5 Literary Alternatives to the Baboon Apocalypse by Amanda Heger
When an exotic vacation proved to be a bit too adventurous for author Amanda Heger, she decided she’d rather be an armchair traveler with these five reads.
The signs were everywhere. In the parking lot. The lobby. The dining room. In front of the vending machines. Even our bathroom.
PLEASE DO NOT FEED THE BABOONS.
The hotel had essentially prepared me for the baboon apocalypse.
But when I walked the hotel grounds my first night at Akagera National Park in Rwanda, I didn’t see a single baboon. The closest thing I saw was a drunk British man who kept smirking and inviting me into the “hot tub.” (Which, I’m pretty sure, was actually the kiddie pool.)
The next morning, I stood in the hotel parking lot digging through my camera bag. Birds chirped all around me, and the sun was still climbing into the pink morning sky. Dew clung to the grass, and fog hugged the mountains. Everything was beautiful and peaceful and grand.
Until I saw the baboons. Dozens of them, silently creeping closer. Soon there were baboons on top of cars. Baboons wandering around the hotel pool. Baboons watching me curiously from just ten feet away.
The baboon apocalypse was real, and I was going to be its first victim.
In that moment—before the security guard with the giant tree branch arrived and scared them off—I wished I’d curled up with a good book that could take me someplace far away, instead of actually going someplace far away. And if I had opted to travel someplace exciting via the page, here are five books I’d choose to take me there:
The Congo: The Poisonwood Bible by Barbara Kingsolver (literary fiction)
This beautiful, heartbreaking story of American missionaries is set against the Congo’s fight for independence from Belgium. It takes you deep into the minds and hearts of the women in the family, each with their own story to tell. But woven throughout is the undeniable presence of the Congo, with its guava trees, colorful markets, and lashing thunderstorms. And also with the undeniable deep, searing pain of colonialism. I read this book for the first time in college and skipped classes for two days, flying through the pages until I arrived at the quietly stunning end.
Thisby: The Scorpio Races by Maggie Stiefvater (magical realism)
Maybe you can’t find the tiny, fictional island of Thisby—where magical killer horses regularly emerge from the sea—on a map. Maybe you’ll never sit on the sidelines and watch as Sean and Puck—the main characters in this young adult novel—race along the beach atop the fierce capaill uisce, each desperate for something only one of them can have. But I dare you to read this book and tell me that Thisby doesn’t feel 100% real. From the tastes and sounds and smells of the island, Stiefvater brings it all to life in a gorgeous tale that will leave you ready to pack up your bags and visit the island. Even if there’s a good chance you’ll be mauled by a vicious water horse upon arrival.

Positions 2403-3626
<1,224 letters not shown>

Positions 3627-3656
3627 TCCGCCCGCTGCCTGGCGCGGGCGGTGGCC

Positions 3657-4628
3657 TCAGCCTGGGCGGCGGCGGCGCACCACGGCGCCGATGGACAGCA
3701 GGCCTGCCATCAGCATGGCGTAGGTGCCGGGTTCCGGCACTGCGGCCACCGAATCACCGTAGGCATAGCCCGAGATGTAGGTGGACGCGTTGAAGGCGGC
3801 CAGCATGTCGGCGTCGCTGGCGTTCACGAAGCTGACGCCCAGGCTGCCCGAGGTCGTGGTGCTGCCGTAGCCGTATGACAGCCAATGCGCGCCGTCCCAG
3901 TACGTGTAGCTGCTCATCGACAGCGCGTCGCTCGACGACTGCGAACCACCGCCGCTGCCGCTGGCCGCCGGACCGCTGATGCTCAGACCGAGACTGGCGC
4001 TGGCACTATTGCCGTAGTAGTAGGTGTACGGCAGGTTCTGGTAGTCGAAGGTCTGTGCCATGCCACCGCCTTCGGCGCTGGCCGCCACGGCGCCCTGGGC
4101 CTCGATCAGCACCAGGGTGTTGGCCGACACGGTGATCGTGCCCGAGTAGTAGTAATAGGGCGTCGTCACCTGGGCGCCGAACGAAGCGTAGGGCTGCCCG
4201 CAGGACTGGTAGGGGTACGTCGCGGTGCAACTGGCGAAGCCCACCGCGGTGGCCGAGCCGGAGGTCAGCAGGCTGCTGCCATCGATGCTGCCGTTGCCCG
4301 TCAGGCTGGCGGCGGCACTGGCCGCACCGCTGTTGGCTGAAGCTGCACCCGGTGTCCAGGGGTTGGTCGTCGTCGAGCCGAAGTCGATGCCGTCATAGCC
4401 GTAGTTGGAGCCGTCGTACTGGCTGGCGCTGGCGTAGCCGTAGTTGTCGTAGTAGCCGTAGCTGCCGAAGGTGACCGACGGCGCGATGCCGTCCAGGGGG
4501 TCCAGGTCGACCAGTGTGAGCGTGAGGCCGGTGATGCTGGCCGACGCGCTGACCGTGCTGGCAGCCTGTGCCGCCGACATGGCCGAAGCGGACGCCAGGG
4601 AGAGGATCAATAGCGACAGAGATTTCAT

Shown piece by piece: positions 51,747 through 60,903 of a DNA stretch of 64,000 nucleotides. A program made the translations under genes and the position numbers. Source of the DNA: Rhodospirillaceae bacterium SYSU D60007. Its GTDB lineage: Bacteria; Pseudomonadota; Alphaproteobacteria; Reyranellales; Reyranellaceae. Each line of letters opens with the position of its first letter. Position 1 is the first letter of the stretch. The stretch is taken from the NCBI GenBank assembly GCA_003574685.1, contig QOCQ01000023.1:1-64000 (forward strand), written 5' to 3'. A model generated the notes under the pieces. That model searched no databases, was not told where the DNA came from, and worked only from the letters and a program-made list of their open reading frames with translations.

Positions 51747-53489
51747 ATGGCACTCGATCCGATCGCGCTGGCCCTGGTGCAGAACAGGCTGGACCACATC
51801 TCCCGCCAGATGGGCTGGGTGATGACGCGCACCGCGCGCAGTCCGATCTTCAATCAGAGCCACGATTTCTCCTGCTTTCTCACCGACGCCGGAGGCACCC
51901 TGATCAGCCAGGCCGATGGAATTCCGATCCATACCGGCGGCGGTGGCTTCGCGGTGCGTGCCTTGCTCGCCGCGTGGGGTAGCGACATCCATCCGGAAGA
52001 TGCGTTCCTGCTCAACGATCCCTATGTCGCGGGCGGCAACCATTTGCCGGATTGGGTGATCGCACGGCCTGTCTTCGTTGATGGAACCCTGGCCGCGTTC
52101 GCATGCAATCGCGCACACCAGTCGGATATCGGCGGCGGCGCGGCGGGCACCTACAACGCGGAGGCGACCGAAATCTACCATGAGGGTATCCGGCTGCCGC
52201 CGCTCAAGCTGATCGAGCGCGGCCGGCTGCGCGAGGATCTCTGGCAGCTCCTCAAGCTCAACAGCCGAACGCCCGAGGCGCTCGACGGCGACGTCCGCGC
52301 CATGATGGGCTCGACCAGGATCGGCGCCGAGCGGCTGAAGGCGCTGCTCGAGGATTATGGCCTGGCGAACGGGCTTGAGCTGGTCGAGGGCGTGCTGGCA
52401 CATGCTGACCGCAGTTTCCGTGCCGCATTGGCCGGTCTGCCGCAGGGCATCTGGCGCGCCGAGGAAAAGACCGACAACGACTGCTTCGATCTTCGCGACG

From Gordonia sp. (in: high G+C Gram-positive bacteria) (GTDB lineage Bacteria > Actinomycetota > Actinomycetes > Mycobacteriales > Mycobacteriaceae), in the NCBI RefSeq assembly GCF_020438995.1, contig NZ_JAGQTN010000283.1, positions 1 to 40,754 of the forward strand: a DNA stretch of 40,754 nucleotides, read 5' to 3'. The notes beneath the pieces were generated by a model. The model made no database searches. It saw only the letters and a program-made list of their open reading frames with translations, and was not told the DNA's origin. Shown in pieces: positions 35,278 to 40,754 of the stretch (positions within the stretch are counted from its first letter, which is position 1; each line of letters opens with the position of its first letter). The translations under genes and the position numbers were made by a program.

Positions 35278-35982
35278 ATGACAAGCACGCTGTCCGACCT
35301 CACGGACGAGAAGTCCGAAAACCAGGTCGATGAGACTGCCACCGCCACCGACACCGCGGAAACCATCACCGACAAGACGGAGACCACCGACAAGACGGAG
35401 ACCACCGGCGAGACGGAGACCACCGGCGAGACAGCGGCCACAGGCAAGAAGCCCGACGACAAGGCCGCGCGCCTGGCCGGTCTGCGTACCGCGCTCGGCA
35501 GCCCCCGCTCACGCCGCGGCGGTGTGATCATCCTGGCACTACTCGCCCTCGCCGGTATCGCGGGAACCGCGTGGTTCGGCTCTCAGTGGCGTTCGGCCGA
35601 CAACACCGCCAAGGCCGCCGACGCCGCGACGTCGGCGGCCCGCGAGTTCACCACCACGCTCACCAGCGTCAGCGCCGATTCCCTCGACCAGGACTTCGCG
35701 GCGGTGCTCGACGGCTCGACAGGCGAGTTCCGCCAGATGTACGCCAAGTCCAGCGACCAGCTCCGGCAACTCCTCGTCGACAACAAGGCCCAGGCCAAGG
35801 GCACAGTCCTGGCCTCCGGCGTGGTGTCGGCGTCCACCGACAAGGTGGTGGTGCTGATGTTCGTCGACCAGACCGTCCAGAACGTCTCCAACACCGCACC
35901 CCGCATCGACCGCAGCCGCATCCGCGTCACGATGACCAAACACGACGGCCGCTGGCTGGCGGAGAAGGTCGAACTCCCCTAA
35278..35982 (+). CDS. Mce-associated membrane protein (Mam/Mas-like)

The United States: America’s Boy by Wade Rouse (memoir)
Perhaps you aren’t looking for a vacation across the sea. You may simply want to explore America’s heartland with a poignant, witty, and genuinely lovely young boy as your guide. If so, take a trip into the Ozarks with Wade Rouse’s America’s Boy. There you’ll meet loving-but-eccentric parents, quirky townspeople, and even “goat ropers.” You’ll also fall in love with this story about learning to love yourself, even if it means you’ll never fit in.
Australia: Upside Down by Lia Riley (romance)
College student Talia signs up to study abroad in Australia, expecting a carefree trip that will take her far from the grief haunting her back home. But when she meets Bran, a broody Australian surfer, things become anything but carefree. Soon, the two are fighting for their relationship against the ticking clock of Talia’s time in Australia. Lia Riley has a way of combining laugh-out-loud moments, heart-wrenching conflicts, and super sexy encounters that make you feel like you’re on the beach, hair whipping in the wind and salt stinging your eyes, as you beg for Bran to kiss Talia.
China: The Obsession Saga by Liliana Lee (erotica)
Set in imperial China, this story was inspired by the real life Princess Shanyin, who—legend has it—commissioned a special bed to allow all 30 of her male concubines to pleasure her at once. I’m not sure there’s anything more you could ask for in a story, but this collection of serials delivers it anyway. Award-winning, bestselling author Jeannie Lin, writing under her alter ego Liliana Lee, brings the setting and characters to life with her signature beautiful prose, layered characters, and exquisite details. Also, did I mention the 30 male concubines?
Amanda Heger is a writer, attorney, and bookworm. She lives in the Midwest with three unruly rescue dogs and a husband who encourages her delusions of grandeur. Her debut romance, Without Borders, was inspired by the summer Amanda spent in rural Nicaragua, eating gallo pinto, speaking mangled Spanish, and showing high school students how to slide condoms onto over-sized plantains. Learn more and order your copy here.
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